On 11–12 April, Oryol hosted Gaidar Readings – “Sustainable Economic Growth: Political and Social Prerequisites”, organized by the Gaidar Institute, the Yegor Gaidar Foundation, and the Central Russian Institute of Management – RANEPA Oryol branch.
Director of the Central Russian Institute of Management – RANEPA Oryol branch Pavel Merkulov and a representative of the Government of the Oryol region delivered welcoming speeches.
RANEPA rector Vladimir Mau spoke about the post-crisis structural transformation of the economy. Pavel Merkulov delivered the report “Youth entrepreneurship as a factor of sustainable social and economic growth”.
Gaidar Institute leading researcher Alexey Vedev spoke about the medium-term forecast of the development of the Russian economy.
Gaidar Institute leading researcher Ilya Sokolov presented the report “The budget as an instrument of structural transformations in the Russian economy”. He said that the federal budget still maintains an inert spending structure as non-productive expenses continue to be the main expenditure item: the share of army and social expenditures is about 60% of all federal budget expenditures. According to him, in the period from 2000 to 2016, social expenditures showed the most significant growth. Their share in GDP increased by 1.8 times, their share in the spending structure – by more than 1.6 times (from 21.6% to 34.3% of total expenditure). At the same time, in the period from 2000 to 2016, the share of spending on national defense in GDP increased by 1.6 times while its share in the spending structure grew by 1.5 times.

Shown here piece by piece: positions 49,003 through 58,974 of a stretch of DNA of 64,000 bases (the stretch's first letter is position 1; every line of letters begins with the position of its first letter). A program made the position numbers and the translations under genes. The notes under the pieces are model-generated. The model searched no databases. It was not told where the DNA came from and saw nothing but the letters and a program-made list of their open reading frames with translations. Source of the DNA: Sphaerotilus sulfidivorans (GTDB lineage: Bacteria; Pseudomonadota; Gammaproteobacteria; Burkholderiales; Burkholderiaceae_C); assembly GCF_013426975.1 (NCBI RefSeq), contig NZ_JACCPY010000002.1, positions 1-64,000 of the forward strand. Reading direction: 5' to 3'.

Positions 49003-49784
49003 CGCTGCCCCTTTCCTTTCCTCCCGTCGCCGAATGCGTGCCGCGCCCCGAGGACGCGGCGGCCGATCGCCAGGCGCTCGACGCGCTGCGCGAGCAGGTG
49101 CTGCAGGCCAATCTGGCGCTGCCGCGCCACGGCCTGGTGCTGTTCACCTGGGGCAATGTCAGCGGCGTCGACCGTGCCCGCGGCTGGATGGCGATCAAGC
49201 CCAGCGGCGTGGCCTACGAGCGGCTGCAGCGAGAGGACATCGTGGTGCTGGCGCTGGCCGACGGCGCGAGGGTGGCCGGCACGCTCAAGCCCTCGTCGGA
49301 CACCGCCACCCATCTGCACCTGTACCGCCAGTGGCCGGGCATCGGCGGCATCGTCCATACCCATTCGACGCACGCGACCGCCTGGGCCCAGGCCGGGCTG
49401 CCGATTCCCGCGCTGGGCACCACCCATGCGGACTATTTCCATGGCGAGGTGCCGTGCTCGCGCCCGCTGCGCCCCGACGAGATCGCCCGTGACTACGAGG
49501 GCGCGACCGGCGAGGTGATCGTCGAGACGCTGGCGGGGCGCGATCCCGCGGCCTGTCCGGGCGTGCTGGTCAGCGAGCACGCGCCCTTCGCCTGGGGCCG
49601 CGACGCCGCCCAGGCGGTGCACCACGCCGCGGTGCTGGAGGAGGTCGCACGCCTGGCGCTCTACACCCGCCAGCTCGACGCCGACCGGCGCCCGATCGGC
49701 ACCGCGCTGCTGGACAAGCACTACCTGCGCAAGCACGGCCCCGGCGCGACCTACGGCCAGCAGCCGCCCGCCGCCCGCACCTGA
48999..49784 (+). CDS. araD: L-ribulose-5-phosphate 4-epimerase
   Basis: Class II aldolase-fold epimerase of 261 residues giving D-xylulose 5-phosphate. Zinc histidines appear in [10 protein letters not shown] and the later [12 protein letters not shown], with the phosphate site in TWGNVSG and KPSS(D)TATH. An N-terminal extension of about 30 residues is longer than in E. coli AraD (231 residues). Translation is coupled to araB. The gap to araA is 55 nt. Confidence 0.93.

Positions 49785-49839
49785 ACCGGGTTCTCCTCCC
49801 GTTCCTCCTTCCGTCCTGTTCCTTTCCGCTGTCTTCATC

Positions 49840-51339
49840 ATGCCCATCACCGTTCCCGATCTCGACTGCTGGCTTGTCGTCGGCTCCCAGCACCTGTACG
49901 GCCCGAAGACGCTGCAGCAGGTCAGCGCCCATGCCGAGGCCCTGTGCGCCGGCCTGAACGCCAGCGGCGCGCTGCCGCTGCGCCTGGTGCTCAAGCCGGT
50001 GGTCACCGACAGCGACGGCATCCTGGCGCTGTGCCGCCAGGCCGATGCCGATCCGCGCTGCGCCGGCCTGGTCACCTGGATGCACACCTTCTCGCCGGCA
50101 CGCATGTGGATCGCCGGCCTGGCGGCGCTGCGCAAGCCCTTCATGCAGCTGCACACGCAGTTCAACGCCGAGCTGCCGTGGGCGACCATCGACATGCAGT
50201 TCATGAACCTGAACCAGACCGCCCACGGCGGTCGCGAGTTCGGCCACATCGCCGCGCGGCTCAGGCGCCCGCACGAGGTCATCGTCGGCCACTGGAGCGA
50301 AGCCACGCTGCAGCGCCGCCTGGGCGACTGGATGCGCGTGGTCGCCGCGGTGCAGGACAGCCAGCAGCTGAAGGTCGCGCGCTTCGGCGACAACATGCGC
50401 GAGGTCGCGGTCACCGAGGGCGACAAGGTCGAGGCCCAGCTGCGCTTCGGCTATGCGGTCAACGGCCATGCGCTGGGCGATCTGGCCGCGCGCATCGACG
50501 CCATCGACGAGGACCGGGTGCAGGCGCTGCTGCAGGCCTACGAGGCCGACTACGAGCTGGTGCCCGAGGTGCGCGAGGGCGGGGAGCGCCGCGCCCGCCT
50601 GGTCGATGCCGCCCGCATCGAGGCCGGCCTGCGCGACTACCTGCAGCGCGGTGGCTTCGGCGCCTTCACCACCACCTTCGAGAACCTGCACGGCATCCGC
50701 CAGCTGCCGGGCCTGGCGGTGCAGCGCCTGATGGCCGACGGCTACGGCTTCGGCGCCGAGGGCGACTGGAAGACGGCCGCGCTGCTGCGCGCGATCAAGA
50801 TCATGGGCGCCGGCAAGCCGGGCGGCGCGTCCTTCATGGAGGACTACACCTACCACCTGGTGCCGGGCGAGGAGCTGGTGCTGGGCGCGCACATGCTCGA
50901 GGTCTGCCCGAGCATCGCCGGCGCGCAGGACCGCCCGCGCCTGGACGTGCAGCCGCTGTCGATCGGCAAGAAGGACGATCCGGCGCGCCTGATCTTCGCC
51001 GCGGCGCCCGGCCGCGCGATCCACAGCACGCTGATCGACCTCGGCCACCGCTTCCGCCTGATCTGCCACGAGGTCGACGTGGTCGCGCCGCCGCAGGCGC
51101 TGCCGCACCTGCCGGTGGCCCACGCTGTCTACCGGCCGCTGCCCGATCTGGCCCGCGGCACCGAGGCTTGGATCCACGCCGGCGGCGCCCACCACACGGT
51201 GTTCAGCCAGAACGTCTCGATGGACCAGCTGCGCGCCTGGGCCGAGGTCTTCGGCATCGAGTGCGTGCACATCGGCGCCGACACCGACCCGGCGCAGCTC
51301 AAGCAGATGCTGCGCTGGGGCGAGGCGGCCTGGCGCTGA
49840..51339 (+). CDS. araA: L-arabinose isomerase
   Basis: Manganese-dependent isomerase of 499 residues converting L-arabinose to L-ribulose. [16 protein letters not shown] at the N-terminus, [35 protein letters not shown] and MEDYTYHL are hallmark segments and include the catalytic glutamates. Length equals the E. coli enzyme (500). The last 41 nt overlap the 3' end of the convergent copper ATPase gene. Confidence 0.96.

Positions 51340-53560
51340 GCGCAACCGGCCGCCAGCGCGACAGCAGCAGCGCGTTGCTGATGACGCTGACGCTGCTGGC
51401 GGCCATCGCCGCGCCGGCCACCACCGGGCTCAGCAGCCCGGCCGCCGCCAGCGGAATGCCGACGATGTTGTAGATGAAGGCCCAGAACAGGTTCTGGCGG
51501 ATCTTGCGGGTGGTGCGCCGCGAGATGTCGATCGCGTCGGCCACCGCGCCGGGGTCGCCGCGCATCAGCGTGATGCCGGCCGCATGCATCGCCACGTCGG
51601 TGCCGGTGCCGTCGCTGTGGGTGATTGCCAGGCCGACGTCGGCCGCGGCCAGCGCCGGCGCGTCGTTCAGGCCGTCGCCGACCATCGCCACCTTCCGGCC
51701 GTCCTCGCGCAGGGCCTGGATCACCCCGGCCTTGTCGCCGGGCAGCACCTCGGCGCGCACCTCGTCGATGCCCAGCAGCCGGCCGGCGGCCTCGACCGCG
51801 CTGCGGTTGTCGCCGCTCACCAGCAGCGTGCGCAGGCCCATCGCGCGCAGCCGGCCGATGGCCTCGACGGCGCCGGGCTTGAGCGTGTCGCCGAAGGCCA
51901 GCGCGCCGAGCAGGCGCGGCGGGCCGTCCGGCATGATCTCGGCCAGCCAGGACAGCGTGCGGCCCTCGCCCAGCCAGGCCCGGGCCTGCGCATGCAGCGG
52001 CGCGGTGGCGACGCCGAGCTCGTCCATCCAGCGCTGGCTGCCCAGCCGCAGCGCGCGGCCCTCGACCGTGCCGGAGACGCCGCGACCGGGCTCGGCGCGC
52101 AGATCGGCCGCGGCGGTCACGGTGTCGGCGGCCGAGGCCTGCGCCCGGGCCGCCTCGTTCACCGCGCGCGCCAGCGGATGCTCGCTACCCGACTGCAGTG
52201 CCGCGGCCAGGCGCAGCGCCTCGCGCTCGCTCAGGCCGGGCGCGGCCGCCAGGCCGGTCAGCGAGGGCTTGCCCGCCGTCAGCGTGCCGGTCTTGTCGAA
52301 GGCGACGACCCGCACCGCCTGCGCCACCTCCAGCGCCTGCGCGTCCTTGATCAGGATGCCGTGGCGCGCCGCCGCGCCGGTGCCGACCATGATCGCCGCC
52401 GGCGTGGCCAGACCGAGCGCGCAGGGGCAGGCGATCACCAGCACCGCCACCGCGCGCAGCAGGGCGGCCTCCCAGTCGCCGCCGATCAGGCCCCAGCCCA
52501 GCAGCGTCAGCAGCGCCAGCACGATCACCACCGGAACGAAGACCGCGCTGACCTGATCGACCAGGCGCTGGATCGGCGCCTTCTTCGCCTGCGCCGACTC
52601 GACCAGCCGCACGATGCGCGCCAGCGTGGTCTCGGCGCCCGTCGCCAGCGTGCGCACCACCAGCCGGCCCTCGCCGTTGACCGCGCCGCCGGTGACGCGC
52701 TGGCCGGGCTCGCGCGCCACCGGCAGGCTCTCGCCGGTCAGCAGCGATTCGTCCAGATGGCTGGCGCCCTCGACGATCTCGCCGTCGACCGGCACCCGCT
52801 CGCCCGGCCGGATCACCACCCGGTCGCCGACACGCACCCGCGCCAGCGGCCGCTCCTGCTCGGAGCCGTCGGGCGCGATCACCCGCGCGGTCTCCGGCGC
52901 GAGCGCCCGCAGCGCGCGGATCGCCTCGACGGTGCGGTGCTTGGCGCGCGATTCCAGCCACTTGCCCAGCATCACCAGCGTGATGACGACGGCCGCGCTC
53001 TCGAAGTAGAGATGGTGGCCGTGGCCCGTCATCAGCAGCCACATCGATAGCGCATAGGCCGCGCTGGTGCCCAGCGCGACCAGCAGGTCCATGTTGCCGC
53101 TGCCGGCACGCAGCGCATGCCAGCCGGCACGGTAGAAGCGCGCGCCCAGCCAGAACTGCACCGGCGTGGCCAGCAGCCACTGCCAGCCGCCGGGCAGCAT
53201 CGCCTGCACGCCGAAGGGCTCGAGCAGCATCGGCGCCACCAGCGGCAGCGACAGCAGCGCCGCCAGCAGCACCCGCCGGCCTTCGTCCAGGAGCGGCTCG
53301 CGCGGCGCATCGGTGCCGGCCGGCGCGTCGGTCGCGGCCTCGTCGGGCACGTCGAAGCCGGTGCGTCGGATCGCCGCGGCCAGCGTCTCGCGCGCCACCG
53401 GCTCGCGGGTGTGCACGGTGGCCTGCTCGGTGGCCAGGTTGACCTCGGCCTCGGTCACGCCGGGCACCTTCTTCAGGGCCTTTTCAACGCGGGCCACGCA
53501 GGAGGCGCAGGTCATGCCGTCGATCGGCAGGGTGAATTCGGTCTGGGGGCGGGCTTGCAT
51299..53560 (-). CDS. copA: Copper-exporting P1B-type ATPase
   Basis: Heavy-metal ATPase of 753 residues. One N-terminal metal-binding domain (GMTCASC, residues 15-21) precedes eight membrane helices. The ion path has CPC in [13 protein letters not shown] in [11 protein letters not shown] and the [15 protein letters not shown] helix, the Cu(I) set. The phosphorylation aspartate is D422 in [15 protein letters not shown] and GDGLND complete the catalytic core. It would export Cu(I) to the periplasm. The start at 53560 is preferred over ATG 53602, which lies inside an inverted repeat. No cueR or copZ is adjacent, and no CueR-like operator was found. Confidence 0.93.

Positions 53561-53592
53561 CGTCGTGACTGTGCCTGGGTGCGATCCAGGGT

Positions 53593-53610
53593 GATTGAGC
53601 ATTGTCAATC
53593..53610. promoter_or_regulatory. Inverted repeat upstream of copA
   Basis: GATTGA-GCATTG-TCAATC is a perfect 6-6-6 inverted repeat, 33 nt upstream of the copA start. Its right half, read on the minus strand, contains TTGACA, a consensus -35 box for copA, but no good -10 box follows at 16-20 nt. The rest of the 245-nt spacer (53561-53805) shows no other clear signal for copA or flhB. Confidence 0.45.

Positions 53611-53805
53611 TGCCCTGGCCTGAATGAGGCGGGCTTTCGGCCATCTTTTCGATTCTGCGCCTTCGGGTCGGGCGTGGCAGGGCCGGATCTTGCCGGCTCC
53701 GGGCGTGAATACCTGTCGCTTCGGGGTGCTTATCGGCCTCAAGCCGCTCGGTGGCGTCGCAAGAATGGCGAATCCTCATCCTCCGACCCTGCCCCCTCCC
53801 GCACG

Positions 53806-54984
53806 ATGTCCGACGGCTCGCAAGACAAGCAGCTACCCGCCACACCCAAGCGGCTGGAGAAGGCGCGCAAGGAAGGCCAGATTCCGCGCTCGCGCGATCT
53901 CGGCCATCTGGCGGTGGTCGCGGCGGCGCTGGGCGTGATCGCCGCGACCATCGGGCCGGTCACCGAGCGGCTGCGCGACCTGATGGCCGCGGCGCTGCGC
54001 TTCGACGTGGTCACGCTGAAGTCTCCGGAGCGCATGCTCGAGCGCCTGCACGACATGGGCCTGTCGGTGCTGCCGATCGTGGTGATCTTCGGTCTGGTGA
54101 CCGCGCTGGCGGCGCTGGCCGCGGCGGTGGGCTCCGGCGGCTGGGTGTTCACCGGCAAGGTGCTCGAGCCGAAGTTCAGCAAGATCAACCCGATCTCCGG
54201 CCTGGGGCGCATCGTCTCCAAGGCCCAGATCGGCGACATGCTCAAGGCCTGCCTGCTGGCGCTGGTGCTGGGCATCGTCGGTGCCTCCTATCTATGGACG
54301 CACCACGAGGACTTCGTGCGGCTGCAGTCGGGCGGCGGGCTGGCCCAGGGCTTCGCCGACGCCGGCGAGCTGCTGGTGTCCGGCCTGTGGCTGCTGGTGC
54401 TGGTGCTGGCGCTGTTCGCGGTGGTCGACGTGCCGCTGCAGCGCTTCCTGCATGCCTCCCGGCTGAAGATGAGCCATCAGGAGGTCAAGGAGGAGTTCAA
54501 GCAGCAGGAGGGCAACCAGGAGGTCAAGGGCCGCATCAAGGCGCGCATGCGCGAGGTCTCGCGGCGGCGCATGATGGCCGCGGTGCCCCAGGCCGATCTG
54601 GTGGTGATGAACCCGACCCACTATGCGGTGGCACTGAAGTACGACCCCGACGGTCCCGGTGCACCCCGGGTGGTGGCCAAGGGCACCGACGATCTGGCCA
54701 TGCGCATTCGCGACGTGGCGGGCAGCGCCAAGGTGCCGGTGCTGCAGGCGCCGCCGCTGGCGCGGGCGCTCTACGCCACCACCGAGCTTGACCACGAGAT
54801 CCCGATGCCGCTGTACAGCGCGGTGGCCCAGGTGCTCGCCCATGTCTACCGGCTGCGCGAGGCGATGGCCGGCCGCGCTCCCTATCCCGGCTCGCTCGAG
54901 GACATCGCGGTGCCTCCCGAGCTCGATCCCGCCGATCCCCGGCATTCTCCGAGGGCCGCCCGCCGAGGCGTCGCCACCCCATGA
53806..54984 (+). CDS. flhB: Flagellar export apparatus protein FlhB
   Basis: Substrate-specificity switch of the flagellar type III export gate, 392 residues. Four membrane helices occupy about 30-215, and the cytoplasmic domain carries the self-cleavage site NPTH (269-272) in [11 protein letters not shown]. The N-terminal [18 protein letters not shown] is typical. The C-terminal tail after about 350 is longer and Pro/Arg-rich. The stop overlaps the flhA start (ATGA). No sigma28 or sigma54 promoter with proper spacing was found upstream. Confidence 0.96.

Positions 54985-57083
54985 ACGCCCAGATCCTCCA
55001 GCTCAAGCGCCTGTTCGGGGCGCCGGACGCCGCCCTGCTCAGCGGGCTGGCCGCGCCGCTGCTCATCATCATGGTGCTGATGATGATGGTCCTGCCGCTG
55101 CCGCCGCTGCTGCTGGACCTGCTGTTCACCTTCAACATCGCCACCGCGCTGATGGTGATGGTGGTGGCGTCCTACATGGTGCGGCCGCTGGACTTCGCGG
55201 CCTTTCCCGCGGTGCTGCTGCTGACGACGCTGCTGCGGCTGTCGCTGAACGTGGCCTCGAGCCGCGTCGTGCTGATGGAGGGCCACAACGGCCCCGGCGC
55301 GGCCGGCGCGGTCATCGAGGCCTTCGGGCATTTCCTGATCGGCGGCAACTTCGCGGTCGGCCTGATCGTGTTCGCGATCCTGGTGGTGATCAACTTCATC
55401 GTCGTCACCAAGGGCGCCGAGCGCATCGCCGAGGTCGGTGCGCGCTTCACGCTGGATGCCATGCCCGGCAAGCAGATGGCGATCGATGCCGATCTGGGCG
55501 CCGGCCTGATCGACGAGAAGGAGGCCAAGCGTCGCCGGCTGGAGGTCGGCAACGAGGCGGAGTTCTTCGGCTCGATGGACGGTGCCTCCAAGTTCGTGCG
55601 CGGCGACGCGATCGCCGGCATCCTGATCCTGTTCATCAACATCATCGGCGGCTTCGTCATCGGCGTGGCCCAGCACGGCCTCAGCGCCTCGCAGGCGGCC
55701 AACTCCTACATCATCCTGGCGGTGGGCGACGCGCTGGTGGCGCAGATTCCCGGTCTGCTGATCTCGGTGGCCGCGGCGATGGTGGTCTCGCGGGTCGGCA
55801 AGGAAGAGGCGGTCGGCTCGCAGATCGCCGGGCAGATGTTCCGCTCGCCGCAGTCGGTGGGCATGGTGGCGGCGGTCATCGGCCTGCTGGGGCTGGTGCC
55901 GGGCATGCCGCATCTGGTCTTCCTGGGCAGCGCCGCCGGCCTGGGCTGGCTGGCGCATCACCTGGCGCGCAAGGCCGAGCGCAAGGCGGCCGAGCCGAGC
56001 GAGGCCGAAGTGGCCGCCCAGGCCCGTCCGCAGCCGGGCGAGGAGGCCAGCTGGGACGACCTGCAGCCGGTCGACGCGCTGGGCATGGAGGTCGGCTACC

“The budget can not be called a development budget, because productive expenditures – those on human capital and infrastructure, which is a stable trend in recent years – were underfinanced. In the budget of the enlarged government, our productive expenditures make 11% of GDP while total expenditures make 35–36% of GDP (in the federal budget, this share is half as big – 15%),” Ilya Sokolov noted.
At the same time, the volume of productive expenditures that ensure long-term economic growth is insufficient. “Increasing productive expenditures through reducing unproductive ones is impossible on a full scale because of the Russian society’s traditionally high demand for income redistribution and public goods, as well as due to changes in geopolitical conditions,” Ilya Sokolov stressed.